He's an accomplished orthopedic surgeon with decades of experience in changing lives for the better.
Ask Dr. Tom Mirich of KVH Orthopedics why he became a doctor and he answers with a wry laugh. "I was doomed from the start," he insists, flashing a wide grin. "My dad was a doctor. My mom was a nurse."
His father, an orthopedic surgeon in private practice, also worked in a free-standing emergency clinic in West Hollywood back in the 1960s. Patients from all walks of life walked through the door - including celebrities like Lucille Ball.
Mirich was ten when he started "camping out" with his father during some of those long shifts. "To keep from getting bored I helped out where I could, developing x-rays, bringing him stuff, holding patients' hands," says Mirich who also spent time at his father's orthopedic office.
Mirich's dad, a federally licensed gunsmith, had worked his way through medical school using that skill. "So I grew up not only in the ER and in the orthopedic office but also working in the machine shop," Mirich says. "I grew up knowing the tools I would use as an orthopedic surgeon."
He was hooked. "So off to medical school I went," he says. "I loved surgery. When I landed in orthopedics I was like a pig in mud - done deal. Orthopedic surgeons have more tools than anyone on the planet."
Mirich went on to a five-year orthopedic surgery residency at the Mayo Clinic in Rochester, Minnesota, then moved on to private practice in Riverside, California.
Twenty years later the acres of orange groves that had dominated the area when he and his wife Susan, a Registered Nurse, arrived had been decimated by developers and swallowed up in the housing boom. The 5.4 mile commute from home to office took 45 minutes to an hour and a half.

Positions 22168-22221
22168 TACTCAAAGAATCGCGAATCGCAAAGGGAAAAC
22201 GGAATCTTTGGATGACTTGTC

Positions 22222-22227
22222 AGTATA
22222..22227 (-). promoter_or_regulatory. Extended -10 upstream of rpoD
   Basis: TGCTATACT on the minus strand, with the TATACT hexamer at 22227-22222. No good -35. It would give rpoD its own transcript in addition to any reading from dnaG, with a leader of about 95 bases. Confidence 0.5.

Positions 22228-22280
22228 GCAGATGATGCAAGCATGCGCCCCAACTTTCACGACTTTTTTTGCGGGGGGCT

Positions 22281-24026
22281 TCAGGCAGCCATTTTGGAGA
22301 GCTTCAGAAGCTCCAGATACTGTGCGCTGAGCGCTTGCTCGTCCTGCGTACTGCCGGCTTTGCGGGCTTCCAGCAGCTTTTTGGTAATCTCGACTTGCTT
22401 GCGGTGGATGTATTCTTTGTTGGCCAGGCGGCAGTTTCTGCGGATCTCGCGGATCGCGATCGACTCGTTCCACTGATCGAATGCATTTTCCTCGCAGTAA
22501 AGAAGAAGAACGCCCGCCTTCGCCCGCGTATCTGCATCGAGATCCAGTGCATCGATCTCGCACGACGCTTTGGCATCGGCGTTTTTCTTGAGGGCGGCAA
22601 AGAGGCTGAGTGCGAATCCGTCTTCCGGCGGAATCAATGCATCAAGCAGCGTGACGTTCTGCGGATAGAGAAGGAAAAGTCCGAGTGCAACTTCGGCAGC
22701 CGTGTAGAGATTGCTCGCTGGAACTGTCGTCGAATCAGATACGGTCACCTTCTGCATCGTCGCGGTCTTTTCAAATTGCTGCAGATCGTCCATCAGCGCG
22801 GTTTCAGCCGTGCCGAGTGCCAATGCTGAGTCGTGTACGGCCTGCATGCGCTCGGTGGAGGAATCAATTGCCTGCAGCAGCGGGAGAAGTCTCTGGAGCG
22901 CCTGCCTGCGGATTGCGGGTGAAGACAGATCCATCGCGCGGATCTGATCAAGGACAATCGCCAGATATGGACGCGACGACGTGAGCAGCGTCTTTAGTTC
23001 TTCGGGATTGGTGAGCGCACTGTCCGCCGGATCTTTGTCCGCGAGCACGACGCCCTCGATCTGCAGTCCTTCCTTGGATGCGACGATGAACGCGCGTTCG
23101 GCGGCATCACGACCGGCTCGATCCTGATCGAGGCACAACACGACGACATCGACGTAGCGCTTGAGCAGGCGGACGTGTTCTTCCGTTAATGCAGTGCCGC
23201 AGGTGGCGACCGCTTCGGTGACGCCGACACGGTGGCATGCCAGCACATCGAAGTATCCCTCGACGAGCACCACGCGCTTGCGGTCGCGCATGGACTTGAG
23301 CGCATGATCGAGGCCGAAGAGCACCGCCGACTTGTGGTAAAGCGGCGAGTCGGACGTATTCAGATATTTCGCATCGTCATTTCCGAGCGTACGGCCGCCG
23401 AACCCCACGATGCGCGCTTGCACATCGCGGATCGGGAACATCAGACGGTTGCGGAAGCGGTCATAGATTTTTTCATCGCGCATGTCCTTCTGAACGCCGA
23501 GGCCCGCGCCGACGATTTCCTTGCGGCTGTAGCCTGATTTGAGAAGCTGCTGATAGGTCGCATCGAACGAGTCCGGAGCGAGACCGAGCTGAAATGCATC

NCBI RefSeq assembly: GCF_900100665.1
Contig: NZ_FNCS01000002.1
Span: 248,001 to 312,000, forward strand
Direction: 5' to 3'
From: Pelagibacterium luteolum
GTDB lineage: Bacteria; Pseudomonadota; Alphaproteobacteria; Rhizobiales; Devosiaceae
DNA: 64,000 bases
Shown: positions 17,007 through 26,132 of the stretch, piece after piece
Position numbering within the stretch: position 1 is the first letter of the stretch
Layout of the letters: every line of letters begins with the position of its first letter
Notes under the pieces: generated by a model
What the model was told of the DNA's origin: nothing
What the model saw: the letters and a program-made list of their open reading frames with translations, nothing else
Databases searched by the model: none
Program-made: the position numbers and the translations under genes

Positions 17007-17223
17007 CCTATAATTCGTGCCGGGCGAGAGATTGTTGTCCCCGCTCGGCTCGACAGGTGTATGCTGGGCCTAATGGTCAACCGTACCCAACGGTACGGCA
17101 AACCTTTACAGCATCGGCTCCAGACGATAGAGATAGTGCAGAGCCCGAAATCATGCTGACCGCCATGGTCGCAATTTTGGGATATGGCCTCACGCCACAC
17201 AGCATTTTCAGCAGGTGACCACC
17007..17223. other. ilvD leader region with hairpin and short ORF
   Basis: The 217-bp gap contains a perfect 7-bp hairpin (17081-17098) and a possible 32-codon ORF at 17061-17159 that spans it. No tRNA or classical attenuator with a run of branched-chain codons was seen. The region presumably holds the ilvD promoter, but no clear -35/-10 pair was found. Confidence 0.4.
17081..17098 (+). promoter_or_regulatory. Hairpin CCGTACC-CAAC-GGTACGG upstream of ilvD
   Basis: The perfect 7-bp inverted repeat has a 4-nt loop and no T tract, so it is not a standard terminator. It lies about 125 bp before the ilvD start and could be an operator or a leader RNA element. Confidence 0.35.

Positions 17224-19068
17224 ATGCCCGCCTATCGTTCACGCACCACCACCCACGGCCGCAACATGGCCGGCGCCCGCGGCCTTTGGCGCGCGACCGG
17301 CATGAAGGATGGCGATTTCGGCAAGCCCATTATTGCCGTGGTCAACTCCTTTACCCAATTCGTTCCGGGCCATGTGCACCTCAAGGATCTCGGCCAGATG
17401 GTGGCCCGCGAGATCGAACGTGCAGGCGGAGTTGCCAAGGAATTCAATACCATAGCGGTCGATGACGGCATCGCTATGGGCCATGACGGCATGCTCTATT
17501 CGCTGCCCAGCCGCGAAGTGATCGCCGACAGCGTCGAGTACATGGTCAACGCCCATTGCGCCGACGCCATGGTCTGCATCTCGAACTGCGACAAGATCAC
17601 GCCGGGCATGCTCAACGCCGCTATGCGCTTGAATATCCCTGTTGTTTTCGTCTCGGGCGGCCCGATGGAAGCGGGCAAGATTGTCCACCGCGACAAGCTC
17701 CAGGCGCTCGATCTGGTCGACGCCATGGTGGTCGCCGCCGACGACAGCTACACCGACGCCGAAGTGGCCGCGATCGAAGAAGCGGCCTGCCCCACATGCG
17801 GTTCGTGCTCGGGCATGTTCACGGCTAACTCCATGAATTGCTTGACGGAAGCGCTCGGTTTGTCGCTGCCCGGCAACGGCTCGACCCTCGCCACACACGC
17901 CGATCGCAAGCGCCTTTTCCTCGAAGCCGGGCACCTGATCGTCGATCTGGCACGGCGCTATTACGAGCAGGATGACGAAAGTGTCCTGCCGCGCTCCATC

Determined to move, Mirch was looking at multiple offers in the Midwest when Susan got a "cold call" from Glasgow, a remote town in northeastern Montana.
Just 60 miles from the Canadian border, Glasgow was polar opposite to Riverside. A trip to Costco took four and a half hours. The town had just 3,000 people - and an aching need for an orthopedic surgeon.
"Northeastern Montana had nobody," he says. "So being the altruistic people that Susan and I are we went to Montana to fill a desperate need. I was the only orthopedic surgeon for nine or eleven counties, the entire northeast corner of Montana."
Eight years later, he and Susan were ready for change. Their daughters - Mirich laughingly calls them "princesses" - were grown and doing post graduate work, one pursuing a PhD in chemistry in Connecticut, the other an MBA in Arizona. With their family spread, the Miriches wanted easier access to travel and other amenities.
Mirich was researching opportunities when he ran across an opening at KVH. A young physician in Glasgow who had grown up in the Tri Cities assured him he "would love" Ellensburg. A look at the KVH Orthopedics website revealed a familiar name: Dr. Gary Bos who had trained with Mirich at the Mayo Clinic.
The rest is history. Bos arranged a visit. The couple flew in and "fell in love with Ellensburg." The young physician in Glasgow and Bos "were the ones who sold me on Ellensburg," Mirich says.
Two plus years later and now 63, Mirich's passion for orthopedic surgery endures.
"Improving a life - oh yeah. We actually improve people's lives and most of the time the improvement in pain and function is visible," says Mirich whose appreciative patients not only voice gratitude but sometimes invite him to weddings or send birth announcements.
"I hear, 'Thank you! Thank you! Thank you!' I can't go anywhere without meeting someone I've helped," he says. "That's the personal reward. That's what drives orthopedic surgeons to continue learning the latest and greatest techniques."